From Records in a Manor to Songs From A Room

A young, bearded Richard Branson in the studio with his arm raised
Virgin Galactic
Richard Branson's signature
Published on 13 July 2016

When I started Virgin Records, there were always bands turning up with guitars to play in our shops, as we sat around on beanbags, sharing a smoke and enjoying the music. As our stores turned into a record label, I had the idea of turning my home into a music hub, where artists could practice, write, record, relax and perform. This vision turned into The Manor, where everyone from Mike Oldfield to The Rolling Stones, Frank Zappa to Paul McCartney played. Later, I originally conceived of Necker as a recording studio and retreat for artists, and we still often have performances everywhere from the beach to the tennis courts.

A black and white picture of young Richard Branson smiling and arms open wide, in a field.
Image from

In the years since, the idea of music being performed in unusual, spontaneous places has slowly been eroded by established concert venues and protocols. You know the drill: go to a soulless hall, look into the distance while a band plays on a raised stage, and everyone stands around looking at their phones. The connection between artist and listener was being lost. This is where Sofar Sounds comes in.

Like all the best ideas, Sofar Sounds started life as the solution to a personal problem somebody was facing. Co-founders Rafe Offer, Rocky Start and Dave Alexander were fed up with going to gigs and hearing people talk and play on their phones rather than engage with the artist. So they began organising secret, intimate gigs in their living rooms with the simple idea of making every show magical. They quickly discovered that many, many more people wanted the same thing. 

Black and white photo of a young Richard Branson next to a girl, both wearing headphones
Image from

Before long Sofar (short for songs from a room) expanded from secret gigs in London living rooms to secret gigs everywhere from Thailand to Turkey, Brazil to Belgium, Kenya to South Korea. 260 cities are part of the Sofar community, with music-loving US destinations the fastest-growing, from New York to Los Angeles, Chicago to Dallas, Washington DC to San Francisco. As I’ve heard from the many friends and colleagues who have been going to the gigs, every show is different and each city puts its own spin on the distinctive Sofar experience.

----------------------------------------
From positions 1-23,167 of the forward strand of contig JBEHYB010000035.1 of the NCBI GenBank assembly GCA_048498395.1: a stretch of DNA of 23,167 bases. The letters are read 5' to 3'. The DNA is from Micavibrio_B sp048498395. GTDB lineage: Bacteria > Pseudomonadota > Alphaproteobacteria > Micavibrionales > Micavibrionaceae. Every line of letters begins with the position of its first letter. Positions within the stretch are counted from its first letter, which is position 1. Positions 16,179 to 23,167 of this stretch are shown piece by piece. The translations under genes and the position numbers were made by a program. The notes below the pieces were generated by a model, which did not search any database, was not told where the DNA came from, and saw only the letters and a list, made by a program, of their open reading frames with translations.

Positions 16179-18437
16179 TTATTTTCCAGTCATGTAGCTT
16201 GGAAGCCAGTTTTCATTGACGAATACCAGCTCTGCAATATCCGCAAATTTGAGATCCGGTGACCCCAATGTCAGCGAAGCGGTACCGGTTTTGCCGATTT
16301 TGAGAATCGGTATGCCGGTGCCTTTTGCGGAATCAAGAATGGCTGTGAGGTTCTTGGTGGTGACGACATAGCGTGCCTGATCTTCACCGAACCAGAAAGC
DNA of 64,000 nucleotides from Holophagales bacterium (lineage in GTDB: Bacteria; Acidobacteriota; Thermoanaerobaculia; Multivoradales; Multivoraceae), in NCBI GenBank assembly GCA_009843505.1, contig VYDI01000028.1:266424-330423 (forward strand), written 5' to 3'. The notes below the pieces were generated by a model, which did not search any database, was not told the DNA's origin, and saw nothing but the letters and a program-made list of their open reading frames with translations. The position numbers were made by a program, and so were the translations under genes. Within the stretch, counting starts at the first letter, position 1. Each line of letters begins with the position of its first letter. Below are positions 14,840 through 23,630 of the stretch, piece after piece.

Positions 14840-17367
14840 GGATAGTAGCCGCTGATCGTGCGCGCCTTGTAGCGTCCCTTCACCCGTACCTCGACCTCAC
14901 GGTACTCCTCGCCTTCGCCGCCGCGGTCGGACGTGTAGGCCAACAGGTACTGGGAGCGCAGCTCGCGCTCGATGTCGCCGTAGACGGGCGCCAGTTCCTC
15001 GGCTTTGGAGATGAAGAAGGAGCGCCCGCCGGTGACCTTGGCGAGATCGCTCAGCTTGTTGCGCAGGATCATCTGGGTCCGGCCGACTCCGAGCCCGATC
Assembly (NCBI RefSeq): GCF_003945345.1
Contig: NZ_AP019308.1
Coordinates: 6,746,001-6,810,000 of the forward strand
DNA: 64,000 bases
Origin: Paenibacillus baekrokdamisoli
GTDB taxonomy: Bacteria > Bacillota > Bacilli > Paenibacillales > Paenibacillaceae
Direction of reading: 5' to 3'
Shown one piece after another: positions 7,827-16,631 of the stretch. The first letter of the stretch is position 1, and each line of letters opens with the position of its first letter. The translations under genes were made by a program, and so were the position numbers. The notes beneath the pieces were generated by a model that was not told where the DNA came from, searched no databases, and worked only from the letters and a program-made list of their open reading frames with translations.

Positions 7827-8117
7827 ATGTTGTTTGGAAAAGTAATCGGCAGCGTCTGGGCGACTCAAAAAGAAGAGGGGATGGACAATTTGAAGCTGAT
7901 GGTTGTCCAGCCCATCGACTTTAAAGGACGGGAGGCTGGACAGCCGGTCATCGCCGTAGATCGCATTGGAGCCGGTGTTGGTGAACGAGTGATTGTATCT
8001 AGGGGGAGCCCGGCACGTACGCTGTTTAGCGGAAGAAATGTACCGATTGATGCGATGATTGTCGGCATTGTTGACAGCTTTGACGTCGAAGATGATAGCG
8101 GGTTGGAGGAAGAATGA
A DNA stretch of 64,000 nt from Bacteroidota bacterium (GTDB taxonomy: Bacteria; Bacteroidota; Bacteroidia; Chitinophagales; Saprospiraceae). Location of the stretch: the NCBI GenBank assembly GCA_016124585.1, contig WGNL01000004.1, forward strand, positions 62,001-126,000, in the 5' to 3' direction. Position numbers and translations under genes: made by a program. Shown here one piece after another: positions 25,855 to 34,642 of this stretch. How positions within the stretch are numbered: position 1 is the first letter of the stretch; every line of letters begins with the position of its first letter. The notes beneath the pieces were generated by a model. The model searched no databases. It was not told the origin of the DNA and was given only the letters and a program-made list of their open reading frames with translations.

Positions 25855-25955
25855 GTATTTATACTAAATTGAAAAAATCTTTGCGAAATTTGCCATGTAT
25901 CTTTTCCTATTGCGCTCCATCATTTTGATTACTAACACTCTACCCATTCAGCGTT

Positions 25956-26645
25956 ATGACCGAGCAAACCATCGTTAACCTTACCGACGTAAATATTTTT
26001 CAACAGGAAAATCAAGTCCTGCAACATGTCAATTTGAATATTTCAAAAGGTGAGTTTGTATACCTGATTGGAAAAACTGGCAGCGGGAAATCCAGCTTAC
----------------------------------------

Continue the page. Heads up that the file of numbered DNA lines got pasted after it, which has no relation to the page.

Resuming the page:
So far there have been more than 4000 Sofar Sounds events featuring over 12,000 artists, and they are growing fast. There will be 290 events this month, and the average show is oversubscribed by 10 to one. This is the main reason I am excited to be investing in Sofar – the opportunity to help it expand and reach even more music fans. By creating more events in its inimitable style, they will in turn be able to support even more artists. 

At Virgin Records we always embraced the unusual. Where else would you find a label just as happy to sign Gong as Janet Jackson, as comfortable backing The Sex Pistols as The Spice Girls? I like how Sofar embraces diversity too, with cellists, beatboxers, hip hop and spoken word artists just as welcome as folk or electronica acts. The artists come away with new, engaged fans who have been immersed in an authentic, eclectic night, and maybe met a new friend or two as well. I love the idea of romances beginning in random living rooms over a shared appreciation of a harpist or a rapper. 

Richard Branson in the window of the first Virgin Records shop on Oxford Street

In our digital age, so many social experiences take place solely online. Sofar is bringing communities of like-minded people together to create a global network of members, artists, hosts and ambassadors who can be grouped by a more simple term: music lovers. If you want to go to a show and experience it for yourself, head over to Sofar Sounds and sign up to a gig near you.